London Hospitals Weather Blood Shortages, Delayed Operations as Cyber Attack Snarls Pathology Lab Partner

by | Jun 26, 2024

Patient care organizations have unfortunately become a very popular target for ransomware gangs in recent years. The danger of that trend has been illustrated once again by a recent cyber attack on London hospitals, caused by an attack on a shared pathology lab that had been previously identified as a cybersecurity risk.

Bloomberg obtained internal documents from the Guy’s and St Thomas NHS Foundation Trust board of directors that indicates, as recently as January of this year, the members were discussing the risk level of various contractors and their observed shortcomings in cybersecurity posture. Synnovis, the pathology lab that fell victim to the recent cyber attack, was among those names.

While the discussions indicate that London hospitals are well aware that they are now prime targets for cyber attacks and have been beefing up their internal defenses accordingly, they still have limited ability to push third-party vendors into similarly protecting sensitive information.

Cyber attack delayed critical surgeries, struck heavy blow to blood supply

Synnovis has acknowledged the incident but is yet to confirm the cyber attack or provide any details on how it happened. Third-party security analysts have attributed it to a Russian cyber gang, but the presence of ransomware was clear just from the devastating effect it has had on London hospitals throughout the month of June.

Board members of the involved trusts appeared to have been anticipating and fearing exactly this scenario for years now, going by the documents leaked to Bloomberg reporters. Cybersecurity issues with vendors such as Synnovis appear to be endemic, a situation that is not unfamiliar to many different industries.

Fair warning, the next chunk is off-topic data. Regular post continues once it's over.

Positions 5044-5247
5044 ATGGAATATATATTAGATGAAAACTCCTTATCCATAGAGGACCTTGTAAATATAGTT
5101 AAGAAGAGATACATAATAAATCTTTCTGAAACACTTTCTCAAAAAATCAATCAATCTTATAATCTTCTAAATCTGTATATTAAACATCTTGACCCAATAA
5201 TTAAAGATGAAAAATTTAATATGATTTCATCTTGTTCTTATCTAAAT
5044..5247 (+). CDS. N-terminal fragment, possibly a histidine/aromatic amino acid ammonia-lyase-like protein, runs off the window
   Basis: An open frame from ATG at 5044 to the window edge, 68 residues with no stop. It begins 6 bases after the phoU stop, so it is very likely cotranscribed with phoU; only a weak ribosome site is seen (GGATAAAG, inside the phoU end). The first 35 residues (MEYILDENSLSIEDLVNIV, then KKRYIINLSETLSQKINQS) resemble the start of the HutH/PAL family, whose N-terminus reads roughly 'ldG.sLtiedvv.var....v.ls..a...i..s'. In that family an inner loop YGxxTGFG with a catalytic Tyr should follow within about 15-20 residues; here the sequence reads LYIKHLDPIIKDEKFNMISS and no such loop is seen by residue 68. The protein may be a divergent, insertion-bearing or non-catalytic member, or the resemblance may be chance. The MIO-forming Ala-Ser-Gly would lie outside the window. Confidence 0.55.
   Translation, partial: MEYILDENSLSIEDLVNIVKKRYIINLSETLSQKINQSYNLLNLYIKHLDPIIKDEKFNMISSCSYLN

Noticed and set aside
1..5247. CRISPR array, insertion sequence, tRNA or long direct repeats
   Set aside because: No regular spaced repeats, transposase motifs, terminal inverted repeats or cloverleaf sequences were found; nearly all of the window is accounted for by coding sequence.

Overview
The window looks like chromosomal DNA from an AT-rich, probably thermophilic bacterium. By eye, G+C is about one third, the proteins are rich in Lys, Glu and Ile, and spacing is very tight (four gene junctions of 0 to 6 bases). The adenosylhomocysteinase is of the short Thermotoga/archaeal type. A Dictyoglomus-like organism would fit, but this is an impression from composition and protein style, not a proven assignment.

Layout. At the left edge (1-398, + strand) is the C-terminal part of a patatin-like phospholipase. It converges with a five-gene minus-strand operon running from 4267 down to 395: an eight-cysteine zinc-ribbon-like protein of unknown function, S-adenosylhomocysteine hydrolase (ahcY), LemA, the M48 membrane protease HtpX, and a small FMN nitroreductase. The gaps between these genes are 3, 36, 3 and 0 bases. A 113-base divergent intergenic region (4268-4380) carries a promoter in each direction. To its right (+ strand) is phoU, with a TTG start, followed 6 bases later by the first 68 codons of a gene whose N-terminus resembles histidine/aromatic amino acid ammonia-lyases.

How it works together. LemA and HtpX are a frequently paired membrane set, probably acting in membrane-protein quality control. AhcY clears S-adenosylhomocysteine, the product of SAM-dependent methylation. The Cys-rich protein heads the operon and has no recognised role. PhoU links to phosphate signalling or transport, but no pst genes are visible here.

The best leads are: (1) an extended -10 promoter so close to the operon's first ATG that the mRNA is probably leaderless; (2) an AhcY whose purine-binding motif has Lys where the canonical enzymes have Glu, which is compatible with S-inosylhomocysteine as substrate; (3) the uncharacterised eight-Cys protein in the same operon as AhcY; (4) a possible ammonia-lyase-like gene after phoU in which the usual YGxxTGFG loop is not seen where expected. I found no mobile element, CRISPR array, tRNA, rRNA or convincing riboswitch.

London hospitals had good reason to fear vendor compromise of this nature. The crippling of the shared pathology lab is thus far estimated to have caused over 1,100 operations to be rescheduled, about 200 of those involving an emergency or critical issue. And NHS England has said that full recovery should not be expected for months.

In addition to disrupting operations and blood transfusions, the cyber attack has also resulted in some 400 GB of patient information being dumped to the dark web. This appears to mostly consist of basic patient information attached to blood tests, but does include descriptions of the tests in connection with patient NHS numbers and birth dates. Some of Synnovis’s internal financial information was also apparently stolen and leaked. Potentially impacted patients may not have a full picture of what was leaked for some weeks as the National Crime Agency and National Cyber Security Centre continue to investigate.

London hospitals could be looking at months-long recovery time

The cyber attack on Synnovis began on June 3 and the full scope of impacted London hospitals includes those overseen by Guy’s and St Thomas’ NHS Foundation Trust, King’s College Hospitals NHS Trust, and South London and Maudsley NHS Foundation Trust. Medical testing firm SYNLAB, Europe’s largest, is also impacted. General practitioners in about half a dozen London boroughs are also feeling the effects.

Qilin, a ransomware-as-a-service provider thought to be based in Russia, is the apparent culprit behind the cyber attack. The group has been active since at least mid-late 2022 and has previously mostly pursued smaller fish, though may now be “leveling up” as some of its larger counterparts are being picked off by law enforcement operations.

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